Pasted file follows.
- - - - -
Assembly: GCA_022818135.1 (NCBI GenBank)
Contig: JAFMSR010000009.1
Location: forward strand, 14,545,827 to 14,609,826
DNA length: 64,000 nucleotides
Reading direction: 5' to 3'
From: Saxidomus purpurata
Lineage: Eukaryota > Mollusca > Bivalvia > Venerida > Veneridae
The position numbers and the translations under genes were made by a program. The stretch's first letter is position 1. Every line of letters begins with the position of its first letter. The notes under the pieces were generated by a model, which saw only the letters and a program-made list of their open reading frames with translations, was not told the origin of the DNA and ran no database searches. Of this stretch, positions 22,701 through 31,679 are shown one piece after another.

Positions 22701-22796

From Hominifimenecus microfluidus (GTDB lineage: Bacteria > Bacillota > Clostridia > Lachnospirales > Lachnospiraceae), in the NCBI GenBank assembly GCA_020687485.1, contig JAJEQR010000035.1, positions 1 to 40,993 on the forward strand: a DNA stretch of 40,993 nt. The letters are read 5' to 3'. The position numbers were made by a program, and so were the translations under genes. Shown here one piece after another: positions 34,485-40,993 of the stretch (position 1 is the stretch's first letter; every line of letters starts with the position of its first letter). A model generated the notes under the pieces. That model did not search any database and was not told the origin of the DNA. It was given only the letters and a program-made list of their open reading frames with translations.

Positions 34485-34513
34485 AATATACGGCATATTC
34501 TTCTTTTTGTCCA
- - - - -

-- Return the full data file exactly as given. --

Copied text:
Assembly: GCA_022818135.1 (NCBI GenBank)
Contig: JAFMSR010000009.1
Location: forward strand, 14,545,827 to 14,609,826
DNA length: 64,000 nucleotides
Reading direction: 5' to 3'
From: Saxidomus purpurata
Lineage: Eukaryota > Mollusca > Bivalvia > Venerida > Veneridae
The position numbers and the translations under genes were made by a program. The stretch's first letter is position 1. Every line of letters begins with the position of its first letter. The notes under the pieces were generated by a model, which saw only the letters and a program-made list of their open reading frames with translations, was not told the origin of the DNA and ran no database searches. Of this stretch, positions 22,701 through 31,679 are shown one piece after another.

Positions 22701-22796

From Hominifimenecus microfluidus (GTDB lineage: Bacteria > Bacillota > Clostridia > Lachnospirales > Lachnospiraceae), in the NCBI GenBank assembly GCA_020687485.1, contig JAJEQR010000035.1, positions 1 to 40,993 on the forward strand: a DNA stretch of 40,993 nt. The letters are read 5' to 3'. The position numbers were made by a program, and so were the translations under genes. Shown here one piece after another: positions 34,485-40,993 of the stretch (position 1 is the stretch's first letter; every line of letters starts with the position of its first letter). A model generated the notes under the pieces. That model did not search any database and was not told the origin of the DNA. It was given only the letters and a program-made list of their open reading frames with translations.

Positions 34485-34513
34485 AATATACGGCATATTC
34501 TTCTTTTTGTCCA